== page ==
As we edge towards the end of the current decade and consider what the next has in store, one thing the next 10 years will hopefully bring is the realisation of the UN’s planned sustainability goals. The Sustainable Development Goals are a call for all countries to take action - irrelevant of their income status – to promote the future prosperity of the planet.

The word ‘sustainable’ is one that appears regularly on SuperyachtNews and the wider media as a whole – be it horror stories of plastic pollution in the world’s oceans or the impact of the ever-changing weather patterns that have sprung out of a change in global temperature – but the word means so much more than simply reducing our consumption of plastic products and greenhouse gases.

These initiatives also encompass a wide variety of social and economic needs including education, healthcare, social protection and job opportunities.

While not all of these goals may not be directly relevant to the superyacht industry there are several that the industry has already taken notice of. The MARPOL convention enforced by the IMO, for example, which aims to minimise pollution of the world’s oceans through a series of targeted and specific annexes, has in many ways, served as the industry’s own set of checks and balances. In April 2018, the IMO stated that, by 2025, the global maritime fleet must cut its annual carbon emissions by half that of 2008. This represents the maritime application of the seventh and twelfth sustainability goals by reducing the impact of NOx emissions.

And further regulations have been introduced this year to enforce this. After 2021, if operating in Emission Control Areas, sub-500GT yachts must be built to comply with an emission limit that can currently only be met by the use of exhaust gas after-treatment systems.

Another trend this year is the a growing number of projects that have been built with philanthropic and scientific endeavours in mind. Projects such as Alucia and REV Ocean have become synonymous with a new direction that some owners are taking. The latter of the two, although still undergoing its final outfitting stages, will on completion represent a state-of-the-art research platform used to analyse the state of the world’s oceans. Yachts like REV Ocean represent an industry change in mentality towards the environment.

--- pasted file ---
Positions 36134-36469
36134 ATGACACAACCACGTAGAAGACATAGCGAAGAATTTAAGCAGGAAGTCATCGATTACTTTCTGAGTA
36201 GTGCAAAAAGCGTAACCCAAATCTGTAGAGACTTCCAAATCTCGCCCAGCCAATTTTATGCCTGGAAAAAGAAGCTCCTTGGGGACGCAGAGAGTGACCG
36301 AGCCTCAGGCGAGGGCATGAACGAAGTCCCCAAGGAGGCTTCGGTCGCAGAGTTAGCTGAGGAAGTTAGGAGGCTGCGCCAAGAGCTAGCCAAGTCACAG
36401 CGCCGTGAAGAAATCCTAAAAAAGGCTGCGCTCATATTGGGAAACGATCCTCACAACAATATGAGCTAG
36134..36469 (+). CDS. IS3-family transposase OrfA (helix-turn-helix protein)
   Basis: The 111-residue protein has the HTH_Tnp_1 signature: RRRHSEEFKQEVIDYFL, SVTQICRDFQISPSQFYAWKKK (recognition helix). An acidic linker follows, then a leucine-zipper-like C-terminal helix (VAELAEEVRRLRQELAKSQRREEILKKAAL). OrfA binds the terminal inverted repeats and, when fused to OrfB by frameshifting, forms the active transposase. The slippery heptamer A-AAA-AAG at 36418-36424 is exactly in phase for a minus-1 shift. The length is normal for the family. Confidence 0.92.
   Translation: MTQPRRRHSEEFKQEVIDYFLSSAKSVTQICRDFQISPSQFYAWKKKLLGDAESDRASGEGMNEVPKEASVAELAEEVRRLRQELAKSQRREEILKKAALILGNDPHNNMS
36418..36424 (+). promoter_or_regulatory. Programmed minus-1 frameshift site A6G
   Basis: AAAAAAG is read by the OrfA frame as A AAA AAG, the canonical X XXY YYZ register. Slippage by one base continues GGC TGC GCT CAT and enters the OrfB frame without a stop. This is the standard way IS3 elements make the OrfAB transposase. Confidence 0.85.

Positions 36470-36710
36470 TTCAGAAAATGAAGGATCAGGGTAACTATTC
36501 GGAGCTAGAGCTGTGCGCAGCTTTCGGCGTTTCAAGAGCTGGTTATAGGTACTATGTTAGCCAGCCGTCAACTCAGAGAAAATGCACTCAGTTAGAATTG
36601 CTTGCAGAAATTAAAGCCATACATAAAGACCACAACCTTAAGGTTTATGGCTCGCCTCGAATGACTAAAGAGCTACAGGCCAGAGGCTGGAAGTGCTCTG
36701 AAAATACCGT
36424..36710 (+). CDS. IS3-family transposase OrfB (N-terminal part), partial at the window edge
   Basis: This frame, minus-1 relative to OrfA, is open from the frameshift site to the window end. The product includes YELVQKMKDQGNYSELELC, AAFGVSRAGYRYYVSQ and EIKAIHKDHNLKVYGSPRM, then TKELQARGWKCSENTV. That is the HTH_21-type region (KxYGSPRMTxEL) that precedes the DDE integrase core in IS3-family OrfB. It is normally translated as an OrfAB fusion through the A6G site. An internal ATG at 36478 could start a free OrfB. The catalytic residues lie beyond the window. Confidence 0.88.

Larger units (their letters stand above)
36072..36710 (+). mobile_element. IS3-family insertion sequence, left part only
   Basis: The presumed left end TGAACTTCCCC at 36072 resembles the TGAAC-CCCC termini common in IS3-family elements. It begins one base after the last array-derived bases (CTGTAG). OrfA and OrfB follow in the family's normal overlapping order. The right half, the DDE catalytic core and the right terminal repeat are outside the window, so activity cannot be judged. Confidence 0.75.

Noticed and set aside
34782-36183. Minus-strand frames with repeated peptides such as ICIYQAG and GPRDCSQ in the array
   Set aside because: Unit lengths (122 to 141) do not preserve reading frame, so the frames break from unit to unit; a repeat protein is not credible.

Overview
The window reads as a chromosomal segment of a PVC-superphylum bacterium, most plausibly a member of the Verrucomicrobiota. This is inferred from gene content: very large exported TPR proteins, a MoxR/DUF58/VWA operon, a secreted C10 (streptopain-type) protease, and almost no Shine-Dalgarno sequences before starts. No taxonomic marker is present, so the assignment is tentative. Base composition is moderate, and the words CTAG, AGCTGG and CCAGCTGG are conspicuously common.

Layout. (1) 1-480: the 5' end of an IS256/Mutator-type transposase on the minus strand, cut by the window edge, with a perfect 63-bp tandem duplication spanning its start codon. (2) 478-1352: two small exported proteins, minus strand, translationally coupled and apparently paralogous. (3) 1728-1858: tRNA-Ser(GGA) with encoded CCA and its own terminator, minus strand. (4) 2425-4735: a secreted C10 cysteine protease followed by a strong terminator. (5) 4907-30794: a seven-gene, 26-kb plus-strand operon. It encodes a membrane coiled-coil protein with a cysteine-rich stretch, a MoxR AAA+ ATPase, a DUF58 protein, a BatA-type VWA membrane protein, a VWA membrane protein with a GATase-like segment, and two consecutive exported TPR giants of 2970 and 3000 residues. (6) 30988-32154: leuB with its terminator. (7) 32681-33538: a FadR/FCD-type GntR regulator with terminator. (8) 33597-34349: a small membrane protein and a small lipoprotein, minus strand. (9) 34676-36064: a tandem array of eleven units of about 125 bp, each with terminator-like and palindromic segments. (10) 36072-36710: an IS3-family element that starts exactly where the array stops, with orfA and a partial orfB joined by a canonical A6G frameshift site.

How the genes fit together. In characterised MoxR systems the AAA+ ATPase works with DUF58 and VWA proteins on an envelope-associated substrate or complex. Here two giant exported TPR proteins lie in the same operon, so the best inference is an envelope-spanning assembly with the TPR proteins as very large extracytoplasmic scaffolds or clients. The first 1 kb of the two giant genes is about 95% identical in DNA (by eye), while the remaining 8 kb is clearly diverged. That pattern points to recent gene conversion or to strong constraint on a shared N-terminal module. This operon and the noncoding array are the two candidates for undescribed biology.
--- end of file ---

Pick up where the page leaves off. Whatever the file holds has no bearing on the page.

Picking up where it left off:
Another sign of the changing times was in evidence in the aftermath of the Monaco Yacht Show. One of the main reflections among The Superyacht Group’s editors was how the attitude of the industry has changed, not only towards the future of our environment but the operation of superyachts in general. In an article on SuperyachtNews, Will Mathieson commented on the increased diversity evident at this year’s show and the rebalancing of the historical gender inequality of the event.(link to article) This is yet another example of the industry’s shift towards achieving this fifth goal set out by the UN for the end of the next decade.

As we look towards the next decade, it is essential for our collective longevity that the superyacht industry continues to keep pace with the zeitgeist, and it is hard to find something that represents the mood of the time more than the UN’s Sustainable Development Goals .

For this reason, The Superyacht Group has chosen to focus on ‘The Next Generation’ at The Superyacht Forum 2019. The event, which will be held in Amsterdam this month will see key stakeholders discuss the UN’s Sustainability Goals as topics in a series of lectures and workshops to ensure the future prosperity of the superyacht industry.


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